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Sydney dentist Preethi Reddy's final hours, R Kelly angrily rejects sexual abuse allegations, & more in News in 5.

– With AAP

1. Police continue to piece together Sydney dentist Preethi Reddy’s final hours.


Police are continuing to piece together the final hours of Sydney dentist Preethi Reddy’s life before she was killed and stuffed in a suitcase in her own car.

The Penrith woman’s body was found in her VW Golf in a Kingsford lane about 9.30pm on Tuesday, almost three days after she was last seen.

She had been stabbed “numerous times”.

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Her former boyfriend, Tamworth dentist Harshwardhan Narde, 34, had hours earlier taken his own life in a fiery car crash on the New England Highway.

The Sydney Morning Herald reported the pair had been in an on-again, off-again long-distance relationship for several years, but last year Dr Reddy ended things.

It was an unequivocal decision, her friends said, and she had moved on with a new boyfriend.

In a statement released on behalf of Dr Reddy’s family, her sister Nithya said: “Words cannot capture the pain we are feeling with the passing of my beautiful big sister.

“Preethi was a bright light, loveable, kind, and protective of all whom were lucky enough to have been loved and cared for by her.

“Prior to this unthinkable event, she had been the happiest I’d ever seen her — she was living her best life.”

Dr Preethi Reddy.
Dr Preethi Reddy. Image: Facebook.

The statement added: "We ask that everyone keep that in mind that we are grieving and we need space to do that."

Investigators believe they know who killed Dr Reddy but are pleading for more information about her whereabouts before her death.

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"It's very important for us because, right now, we are working for Preethi and we are working for Preethi's family as well," Detective Superintendent Gavin Dengate said on Wednesday.

The gruesome discovery of Dr Reddy's body on Tuesday came just hours after police issued a public appeal to find the 32-year-old from Penrith.

Dr Reddy, 32, was reported missing on Sunday after she failed to return home following a dental convention at St Leonards over the weekend.

She was captured on CCTV inside a city McDonald's about 2.15am on Sunday and appeared to leave alone.

She last spoke with her family about 11 that morning, saying she planned to head home after having a late breakfast.

Dr Reddy's boyfriend, Sunny Vemula, posted a message to Facebook on Wednesday afternoon, mourning the loss of his partner.

Preethi Reddy and Sunny Vemula.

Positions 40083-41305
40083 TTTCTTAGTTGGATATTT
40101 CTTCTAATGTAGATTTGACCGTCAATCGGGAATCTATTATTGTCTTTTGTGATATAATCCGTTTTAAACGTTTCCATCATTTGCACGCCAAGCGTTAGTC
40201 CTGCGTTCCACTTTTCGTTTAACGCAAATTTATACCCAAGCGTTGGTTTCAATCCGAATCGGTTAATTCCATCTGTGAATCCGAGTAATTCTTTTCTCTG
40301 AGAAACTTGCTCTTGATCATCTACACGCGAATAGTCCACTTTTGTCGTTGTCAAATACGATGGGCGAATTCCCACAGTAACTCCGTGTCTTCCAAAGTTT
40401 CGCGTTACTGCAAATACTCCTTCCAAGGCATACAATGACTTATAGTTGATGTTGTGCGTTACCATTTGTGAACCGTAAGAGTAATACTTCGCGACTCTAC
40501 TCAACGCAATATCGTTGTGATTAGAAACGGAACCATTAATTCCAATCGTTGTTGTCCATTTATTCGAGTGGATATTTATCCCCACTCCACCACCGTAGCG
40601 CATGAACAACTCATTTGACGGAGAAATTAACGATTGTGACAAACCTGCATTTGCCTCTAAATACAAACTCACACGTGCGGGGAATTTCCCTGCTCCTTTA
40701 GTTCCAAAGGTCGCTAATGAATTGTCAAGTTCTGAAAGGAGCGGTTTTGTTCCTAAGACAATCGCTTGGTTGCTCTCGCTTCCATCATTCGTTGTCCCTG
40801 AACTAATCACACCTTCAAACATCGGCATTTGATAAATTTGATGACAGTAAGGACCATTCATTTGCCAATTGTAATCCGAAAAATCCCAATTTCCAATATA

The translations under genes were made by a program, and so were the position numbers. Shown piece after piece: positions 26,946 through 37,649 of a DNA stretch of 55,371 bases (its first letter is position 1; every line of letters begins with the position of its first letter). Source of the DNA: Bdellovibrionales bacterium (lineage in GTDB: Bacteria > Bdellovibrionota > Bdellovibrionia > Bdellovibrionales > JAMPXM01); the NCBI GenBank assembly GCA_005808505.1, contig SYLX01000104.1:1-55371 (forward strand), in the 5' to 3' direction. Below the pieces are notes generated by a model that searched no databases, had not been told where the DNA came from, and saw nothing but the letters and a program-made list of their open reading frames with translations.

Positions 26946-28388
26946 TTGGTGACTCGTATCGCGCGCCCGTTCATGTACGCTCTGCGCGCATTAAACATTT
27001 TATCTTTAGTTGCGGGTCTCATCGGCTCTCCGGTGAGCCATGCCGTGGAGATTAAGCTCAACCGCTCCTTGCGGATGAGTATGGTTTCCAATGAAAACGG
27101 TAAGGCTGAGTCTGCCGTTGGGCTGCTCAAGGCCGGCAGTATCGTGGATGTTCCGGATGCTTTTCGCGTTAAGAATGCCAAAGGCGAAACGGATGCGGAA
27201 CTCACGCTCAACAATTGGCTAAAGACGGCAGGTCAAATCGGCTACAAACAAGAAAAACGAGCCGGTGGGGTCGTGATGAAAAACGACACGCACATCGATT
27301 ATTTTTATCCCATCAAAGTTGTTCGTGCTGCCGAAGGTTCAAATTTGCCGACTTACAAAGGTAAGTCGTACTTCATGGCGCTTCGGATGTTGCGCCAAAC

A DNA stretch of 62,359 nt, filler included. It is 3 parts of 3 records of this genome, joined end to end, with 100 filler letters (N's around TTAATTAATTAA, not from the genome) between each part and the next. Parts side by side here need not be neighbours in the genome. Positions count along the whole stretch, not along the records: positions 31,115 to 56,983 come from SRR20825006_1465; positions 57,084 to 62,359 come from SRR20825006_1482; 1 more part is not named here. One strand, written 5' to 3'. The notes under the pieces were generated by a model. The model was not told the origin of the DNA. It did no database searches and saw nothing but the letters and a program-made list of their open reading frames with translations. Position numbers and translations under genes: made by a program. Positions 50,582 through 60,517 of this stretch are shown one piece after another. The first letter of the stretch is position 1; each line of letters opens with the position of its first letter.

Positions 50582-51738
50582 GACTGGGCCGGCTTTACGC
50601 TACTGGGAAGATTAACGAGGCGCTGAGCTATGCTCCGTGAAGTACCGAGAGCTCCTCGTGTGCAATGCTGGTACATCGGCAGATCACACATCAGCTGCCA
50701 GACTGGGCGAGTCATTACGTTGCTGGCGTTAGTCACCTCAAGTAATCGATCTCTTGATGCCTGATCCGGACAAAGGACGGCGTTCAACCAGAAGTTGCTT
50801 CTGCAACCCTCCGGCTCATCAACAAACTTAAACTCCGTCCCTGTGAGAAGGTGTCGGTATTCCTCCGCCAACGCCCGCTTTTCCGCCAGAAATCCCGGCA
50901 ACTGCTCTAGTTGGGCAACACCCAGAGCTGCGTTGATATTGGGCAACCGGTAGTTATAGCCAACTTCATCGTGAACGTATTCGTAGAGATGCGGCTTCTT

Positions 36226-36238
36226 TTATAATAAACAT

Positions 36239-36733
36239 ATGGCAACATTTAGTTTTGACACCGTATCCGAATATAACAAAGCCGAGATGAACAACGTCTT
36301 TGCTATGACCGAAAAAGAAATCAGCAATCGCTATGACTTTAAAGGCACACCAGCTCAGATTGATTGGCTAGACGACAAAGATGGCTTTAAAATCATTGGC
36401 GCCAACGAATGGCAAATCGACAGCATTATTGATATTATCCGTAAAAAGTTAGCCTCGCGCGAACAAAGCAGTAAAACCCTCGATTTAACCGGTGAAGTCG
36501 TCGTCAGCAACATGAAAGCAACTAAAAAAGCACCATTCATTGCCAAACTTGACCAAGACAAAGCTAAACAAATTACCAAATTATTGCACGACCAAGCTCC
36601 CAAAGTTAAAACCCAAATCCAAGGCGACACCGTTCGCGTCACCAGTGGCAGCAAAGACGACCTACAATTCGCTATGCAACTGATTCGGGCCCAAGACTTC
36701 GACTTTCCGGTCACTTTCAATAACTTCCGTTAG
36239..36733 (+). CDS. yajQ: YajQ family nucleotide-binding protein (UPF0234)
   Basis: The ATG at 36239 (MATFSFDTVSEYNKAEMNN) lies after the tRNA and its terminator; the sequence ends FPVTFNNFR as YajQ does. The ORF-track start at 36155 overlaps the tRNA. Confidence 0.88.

“I’ll see you again one day … and we’ll continue where we left off my angel," he wrote.

Dr Reddy worked at Glenbrook Dental Surgery in the lower Blue Mountains.

Her colleagues posted a tribute on Facebook on Wednesday, saying staff at the clinic were "in mourning" after hearing the news of her death.

If this post brings up any issues for you, or if you just feel like you need to speak to someone, please call 1800 RESPECT (1800 737 732) – the national sexual assault, domestic and family violence counselling service. It doesn’t matter where you live, they will take your call and, if need be, refer you to a service closer to home.

If you think you may be experiencing depression or another mental health problem, please contact your general practitioner or in Australia, contact Lifeline 13 11 14 for support or beyondblue at 1300 22 4636.

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2. "It's not fair": R Kelly denies sexual abuse charges in new interview.

Grammy-winning R&B singer R Kelly has denied sexual abuse charges against him and broke into tears while saying he was fighting for his life.

Kelly, 52, pleaded not guilty in February to charges that he sexually assaulted three teenage girls and a woman in alleged incidents dating back to 1998, weeks after a Lifetime television documentary levelled new accusations against him.

In his first interview since the indictment, CBS This Morning co-host Gayle King asked Kelly about allegations that he had sex with women under 18 and that he was physically and verbally abusive.

"Not true," the I Believe I Can Fly singer responded in a clip of the interview played on the CBS Evening News.

King, who spoke to Kelly in Chicago, his hometown, then asked if he had held anyone against his will.

"I don't need to. Why would I?" he said.

The singer grew angry and emotional as the interview went on, turning to make his argument directly to the camera. "That's stupid. Use your common sense," he said.

"Forget the blogs, forget how you feel about me," Kelly added.

"Hate me if you want to, love me if you want. But just use your common sense. How stupid would it be for me, with my crazy past."

Pounding his chest for emphasis, Kelly shouted, "I didn't do this stuff!" His voice cracked and he broke into tears.

Kelly, whose real name is Robert Sylvester Kelly, could face up to seven years in prison for each of the 10 counts if convicted.

3. Former student testifies against priest who forced him to strip nude for photos.

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A former student at a Brisbane Catholic school has testified a priest made him pull down his "budgie smugglers" to take lewd photos of him.

Another has told Brisbane District Court he stripped nude as Michael Ambrose Endicott took photos.

The two men have given evidence at 75-year-old Endicott's trial after he pleaded not guilty to eight historical charges of indecently dealing with children.

He is accused of groping a student at Villanova College and coercing him to strip nude for photos over a six-year period.

On Wednesday, one witness, who was a student in the mid-70s and cannot be named for legal reasons, told the court Endicott took him alone to the school tower when he was 10.

"I was asked by Father Endicott to take some photos of me while I was wearing my swimming costume," he said on Wednesday.

The witness, now 53, said he was asked to pull his bathers down as low as he could.

"I didn't actually expose my penis or testicles but just pulled them down as far as I could," he said.

"They were the standard green togs. I describe them as a green version of Tony Abbott's budgie smugglers.

"I do remember, I didn't have pubic hair at the time."

There was no nudity and Father Endicott didn't touch him, he said.

A second witness said he was 13 when Endicott took him up to the tower for a photography session which he believed was a "badge of honour" at the time.

He was initially fully clothed before Endicott asked him to remove his shirt, he said.

"He was saying things like, 'the light plays nicely off the back'," he said.

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"Then he asked me to remove my shorts. He took a few shots and asked me to remove my underwear."